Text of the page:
Molecular Biology and Genetics
Statistics of barcoding coverage
|Specimen Records:||221||Public Records:||94|
|Specimens with Sequences:||207||Public Species:||21|
|Specimens with Barcodes:||161||Public BINs:||6|
|Species With Barcodes:||10|
Latrodectus is a genus of spider, in the family Theridiidae, which contains 32 recognized species. The common name widow spiders is sometimes applied to members of the genus due to a behaviour seen in some species in which the female eats the male after mating. The black widow spider is perhaps the best-known member of the genus. Its bite is dangerous because of the neurotoxin latrotoxin, which causes the condition latrodectism, both named for the genus. The female black widow has unusually large venom glands and its bite is particularly harmful to humans; however, Latrodectus bites rarely kill humans if proper medical treatment is provided.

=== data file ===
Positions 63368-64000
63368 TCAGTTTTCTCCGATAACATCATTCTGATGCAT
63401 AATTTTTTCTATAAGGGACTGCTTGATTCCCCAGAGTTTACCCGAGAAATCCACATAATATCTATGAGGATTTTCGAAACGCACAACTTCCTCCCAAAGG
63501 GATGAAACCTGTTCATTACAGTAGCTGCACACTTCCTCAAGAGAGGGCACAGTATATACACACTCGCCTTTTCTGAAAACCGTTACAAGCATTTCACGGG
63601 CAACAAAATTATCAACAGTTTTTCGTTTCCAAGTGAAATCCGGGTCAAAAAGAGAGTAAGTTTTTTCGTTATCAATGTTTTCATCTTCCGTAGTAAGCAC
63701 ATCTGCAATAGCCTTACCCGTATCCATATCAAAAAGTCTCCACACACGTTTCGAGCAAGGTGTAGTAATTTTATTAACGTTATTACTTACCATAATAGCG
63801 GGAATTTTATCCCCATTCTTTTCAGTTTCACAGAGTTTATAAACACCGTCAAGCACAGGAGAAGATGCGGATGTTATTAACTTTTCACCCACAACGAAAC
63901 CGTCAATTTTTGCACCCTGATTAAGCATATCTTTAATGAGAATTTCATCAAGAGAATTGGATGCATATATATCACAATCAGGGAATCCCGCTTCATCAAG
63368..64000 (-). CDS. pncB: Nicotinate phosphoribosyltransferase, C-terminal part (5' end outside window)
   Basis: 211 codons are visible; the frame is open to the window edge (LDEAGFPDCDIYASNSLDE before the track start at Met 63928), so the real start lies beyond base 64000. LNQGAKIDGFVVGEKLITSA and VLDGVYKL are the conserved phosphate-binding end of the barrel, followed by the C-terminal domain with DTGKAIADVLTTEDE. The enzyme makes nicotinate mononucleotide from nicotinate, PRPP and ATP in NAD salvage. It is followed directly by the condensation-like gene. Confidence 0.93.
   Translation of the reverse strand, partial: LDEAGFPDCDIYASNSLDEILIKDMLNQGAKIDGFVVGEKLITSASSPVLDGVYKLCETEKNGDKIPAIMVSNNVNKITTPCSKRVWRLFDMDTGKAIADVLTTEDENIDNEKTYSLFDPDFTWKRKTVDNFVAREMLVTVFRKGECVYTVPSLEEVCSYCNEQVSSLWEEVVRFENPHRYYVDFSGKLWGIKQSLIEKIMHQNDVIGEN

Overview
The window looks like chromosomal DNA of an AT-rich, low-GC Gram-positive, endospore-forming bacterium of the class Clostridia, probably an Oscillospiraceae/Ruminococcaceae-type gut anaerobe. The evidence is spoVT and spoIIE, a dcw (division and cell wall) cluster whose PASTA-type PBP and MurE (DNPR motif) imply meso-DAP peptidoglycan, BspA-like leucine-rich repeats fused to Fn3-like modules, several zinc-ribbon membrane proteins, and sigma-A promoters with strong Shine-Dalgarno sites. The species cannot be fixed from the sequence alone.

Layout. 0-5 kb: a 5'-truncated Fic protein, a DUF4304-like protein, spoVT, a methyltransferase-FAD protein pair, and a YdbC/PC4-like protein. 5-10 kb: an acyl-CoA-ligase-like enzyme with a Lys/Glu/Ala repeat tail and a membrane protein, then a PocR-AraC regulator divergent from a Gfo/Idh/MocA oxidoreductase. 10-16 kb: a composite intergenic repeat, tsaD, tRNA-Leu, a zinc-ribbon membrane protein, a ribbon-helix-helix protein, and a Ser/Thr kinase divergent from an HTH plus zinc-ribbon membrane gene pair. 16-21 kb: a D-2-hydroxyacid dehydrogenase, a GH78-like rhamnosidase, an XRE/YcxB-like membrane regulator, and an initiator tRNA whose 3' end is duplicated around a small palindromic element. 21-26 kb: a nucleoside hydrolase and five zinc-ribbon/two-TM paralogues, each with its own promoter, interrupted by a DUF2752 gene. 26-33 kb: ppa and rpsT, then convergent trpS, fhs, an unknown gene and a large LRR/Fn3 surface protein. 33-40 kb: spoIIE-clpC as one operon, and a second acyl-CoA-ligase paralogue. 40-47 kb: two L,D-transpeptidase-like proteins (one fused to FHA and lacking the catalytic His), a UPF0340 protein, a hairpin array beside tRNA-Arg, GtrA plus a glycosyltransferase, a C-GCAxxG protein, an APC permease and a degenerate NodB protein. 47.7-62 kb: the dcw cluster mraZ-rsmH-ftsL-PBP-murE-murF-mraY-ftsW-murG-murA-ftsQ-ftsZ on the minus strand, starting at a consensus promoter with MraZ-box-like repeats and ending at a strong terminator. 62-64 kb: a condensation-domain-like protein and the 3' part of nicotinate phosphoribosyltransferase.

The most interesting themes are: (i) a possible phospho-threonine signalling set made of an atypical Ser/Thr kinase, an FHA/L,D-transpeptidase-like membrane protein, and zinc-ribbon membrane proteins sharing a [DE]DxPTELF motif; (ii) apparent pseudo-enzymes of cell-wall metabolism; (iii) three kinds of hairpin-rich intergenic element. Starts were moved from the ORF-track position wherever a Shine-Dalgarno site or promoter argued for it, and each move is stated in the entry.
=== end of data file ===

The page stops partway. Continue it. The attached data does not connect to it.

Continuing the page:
The prevalence of sexual cannibalism in some species of Latrodectus has inspired the common name "black widow spider". The female's venom is at least three times more potent than that of the males, making a male's self-defense bite ineffective. Research at the University of Hamburg in Germany suggests this ultimate sacrifice strategy has evolved to promote the survival odds of the offspring; however, contrary to popular belief, females of some species rarely eat their partners after mating and much of the documented evidence for mate cannibalism has taken place in laboratory cages where the males could not escape.